About the blog’s raison d’être

Purpose

Looking beyond traditional genre categorizations, this blog ties together strands of similarities among diverse types of music. As we enter the second decade of the 21st Century, people seem more open to different types of music than in previous times. Or, they at least admit to it more readily. Furthermore, many musicians and composers have engaged with genres beyond the ones with which they are most commonly identified. Still, defining one’s tastes by genre remains firmly established for any number of reasons. If nothing else, it can provide shorthand for identifying one’s status, or it can aid with marketing products to specific demographic groups.

The confines of genre also remain a problem in sites that recommend music to users. Even to those who have diverse musical tastes, Amazon tends to make fairly safe recommendations while ignoring deeper similarities that might exist among specific works. Vendors are not alone, as music social networking sites do the same thing. Interestingly enough, it isn’t due to genre itself acting as a criterion. Rather, at least for music, a number of recommender platforms draw upon “collaborative filtering” algorithms that tend to skew towards genre, assuming that “similarity” can be assessed on the basis of (1) users purchasing, viewing, or listening to the same kinds of items or (2) items that tend to be purchased, viewed, or listened to together.

A 2009 study by Neal et al analyzed the top 10 pieces of music tagged with five emotional states (Happy, Sad, Anger, Disgust, Fear) on last.fm. All 50 of them fell under the umbrella term “popular” music. Although the definition of “popular” is subject to debate (at least considering various usages of the term), it is worth noting that pieces from other broad genres (such as classical, jazz, and “international” music) remained absent from the top ten results for all emotion-based tags. This alone may not indicate the pervasiveness of genre in defining musical tastes, but the results seem to indicate that the user base of last.fm skews towards more popular types of music.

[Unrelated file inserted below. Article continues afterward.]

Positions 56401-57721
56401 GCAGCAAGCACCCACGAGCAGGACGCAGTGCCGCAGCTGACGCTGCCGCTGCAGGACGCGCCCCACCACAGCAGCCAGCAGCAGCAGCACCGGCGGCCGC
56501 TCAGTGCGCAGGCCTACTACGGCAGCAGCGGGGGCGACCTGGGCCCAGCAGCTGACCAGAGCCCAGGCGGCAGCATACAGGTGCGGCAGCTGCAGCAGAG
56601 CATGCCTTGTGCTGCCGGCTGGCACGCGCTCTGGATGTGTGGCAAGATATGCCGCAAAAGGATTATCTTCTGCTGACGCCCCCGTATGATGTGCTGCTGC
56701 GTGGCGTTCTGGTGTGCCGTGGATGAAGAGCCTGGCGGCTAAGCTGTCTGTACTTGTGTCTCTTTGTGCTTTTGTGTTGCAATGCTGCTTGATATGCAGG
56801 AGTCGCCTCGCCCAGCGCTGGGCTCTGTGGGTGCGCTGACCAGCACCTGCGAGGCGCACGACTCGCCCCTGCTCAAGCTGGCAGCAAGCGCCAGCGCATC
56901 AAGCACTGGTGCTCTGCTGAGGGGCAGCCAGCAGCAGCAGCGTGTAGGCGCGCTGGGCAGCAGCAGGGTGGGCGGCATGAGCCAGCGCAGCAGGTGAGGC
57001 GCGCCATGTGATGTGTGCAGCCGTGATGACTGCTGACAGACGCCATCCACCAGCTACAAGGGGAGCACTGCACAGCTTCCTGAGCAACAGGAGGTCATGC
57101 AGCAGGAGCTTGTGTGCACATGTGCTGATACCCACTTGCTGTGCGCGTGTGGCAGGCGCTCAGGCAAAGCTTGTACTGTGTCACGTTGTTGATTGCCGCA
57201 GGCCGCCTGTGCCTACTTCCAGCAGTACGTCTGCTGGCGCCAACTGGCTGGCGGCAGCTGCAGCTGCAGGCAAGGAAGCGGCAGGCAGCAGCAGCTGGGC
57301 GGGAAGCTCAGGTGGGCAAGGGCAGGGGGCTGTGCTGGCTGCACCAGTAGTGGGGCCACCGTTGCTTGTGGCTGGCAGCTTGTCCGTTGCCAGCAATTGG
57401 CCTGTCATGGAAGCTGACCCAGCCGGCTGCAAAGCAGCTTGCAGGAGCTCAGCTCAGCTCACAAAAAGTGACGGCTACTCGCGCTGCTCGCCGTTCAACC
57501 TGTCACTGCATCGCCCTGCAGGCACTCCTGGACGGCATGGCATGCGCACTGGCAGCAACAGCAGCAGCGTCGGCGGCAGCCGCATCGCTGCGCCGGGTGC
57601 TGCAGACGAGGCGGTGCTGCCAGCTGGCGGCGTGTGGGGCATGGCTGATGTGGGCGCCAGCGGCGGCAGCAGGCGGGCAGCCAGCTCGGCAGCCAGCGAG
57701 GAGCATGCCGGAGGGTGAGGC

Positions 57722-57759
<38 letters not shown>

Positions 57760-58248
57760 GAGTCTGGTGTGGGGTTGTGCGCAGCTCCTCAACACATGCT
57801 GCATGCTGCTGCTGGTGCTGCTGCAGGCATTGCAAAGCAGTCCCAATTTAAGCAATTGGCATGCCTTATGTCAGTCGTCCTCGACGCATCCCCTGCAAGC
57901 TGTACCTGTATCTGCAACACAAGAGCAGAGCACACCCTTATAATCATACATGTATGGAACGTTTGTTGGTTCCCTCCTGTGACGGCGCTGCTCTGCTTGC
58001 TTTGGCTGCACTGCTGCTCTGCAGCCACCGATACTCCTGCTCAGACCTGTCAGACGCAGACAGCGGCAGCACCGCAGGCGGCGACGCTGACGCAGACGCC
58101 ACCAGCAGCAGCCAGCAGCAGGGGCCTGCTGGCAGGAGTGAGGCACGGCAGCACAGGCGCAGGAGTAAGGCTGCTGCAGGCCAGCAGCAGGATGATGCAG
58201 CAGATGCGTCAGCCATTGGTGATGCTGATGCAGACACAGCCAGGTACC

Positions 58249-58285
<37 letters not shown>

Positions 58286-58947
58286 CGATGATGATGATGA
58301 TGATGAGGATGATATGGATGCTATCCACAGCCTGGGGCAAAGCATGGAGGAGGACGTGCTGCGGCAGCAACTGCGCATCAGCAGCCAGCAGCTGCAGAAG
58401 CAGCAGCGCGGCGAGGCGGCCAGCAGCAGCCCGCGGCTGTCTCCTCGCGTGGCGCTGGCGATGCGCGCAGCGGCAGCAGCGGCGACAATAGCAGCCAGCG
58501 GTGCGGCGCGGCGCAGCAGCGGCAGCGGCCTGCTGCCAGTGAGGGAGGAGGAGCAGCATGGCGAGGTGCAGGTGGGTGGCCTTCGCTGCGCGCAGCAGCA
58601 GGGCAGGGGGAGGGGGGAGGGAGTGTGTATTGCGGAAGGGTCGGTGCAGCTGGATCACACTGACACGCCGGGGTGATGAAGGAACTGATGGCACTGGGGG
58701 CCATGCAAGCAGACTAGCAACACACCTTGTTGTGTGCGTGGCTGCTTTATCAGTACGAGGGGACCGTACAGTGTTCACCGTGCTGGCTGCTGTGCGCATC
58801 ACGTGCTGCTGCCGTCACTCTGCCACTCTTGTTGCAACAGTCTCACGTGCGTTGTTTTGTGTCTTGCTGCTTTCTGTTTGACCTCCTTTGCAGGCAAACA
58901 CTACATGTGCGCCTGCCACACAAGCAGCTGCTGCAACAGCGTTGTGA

Studies and Prospects

Initial inspirations for this research include Leonard Bernstein’s exploration of universality in musical language, as well as more recent work by New Yorker music critic Alex Ross (especially his 2007 book The Rest is Noise, as well as his blog of the same name). To complement the humanities perspective, research related to information and communication technologies (ICTs) can aid in the development of music retrieval systems that transcend genre. A system could draw upon the musical facets outlined by J. Stephen Downie, which have some connections to music psychology, which in turn have some degree of connections to the social contexts in which music (including genre conventions) emerge. It could have social networking aspects, where laypersons share hunches about similarities among seemingly different pieces of music. Systems-level work can also de-emphasize genre as a way of categorizing music, along the typical usage of user- or item-based collaborative filtering algorithms, by focusing more on things like audio content itself and rich textual information (especially if it leverages ontological mapping to connect related words). Nonetheless, progress has remained limited due to relatively small sample sizes, and because few people have actively engaged in research that relates to the possibility of cross-genre systems.

My own doctoral research focuses on the ways “avid recreational music listeners” conceptualize similarity, whether on the basis of musical or extra-musical traits, which could have implications for the development of recommender systems. Data collection consisted of semi-structured interviews with 20 participants between December 2014 and September 2015, along with a music seeking exercise when circumstances allowed. I expect to complete my dissertation at some point in early 2016.

Posting Content

This blog aspires towards analysis, rather than “hot” news briefs (which you’ll find elsewhere, anyway) and rumours to grab attention. My domain of knowledge and interests is also highly idiosyncratic, so don’t expect commentary on every “major” news story from every genre. My interests, understandings, and domain of knowledge are simply a foundation for further discussion on the commonalities found among diverse kinds of music.

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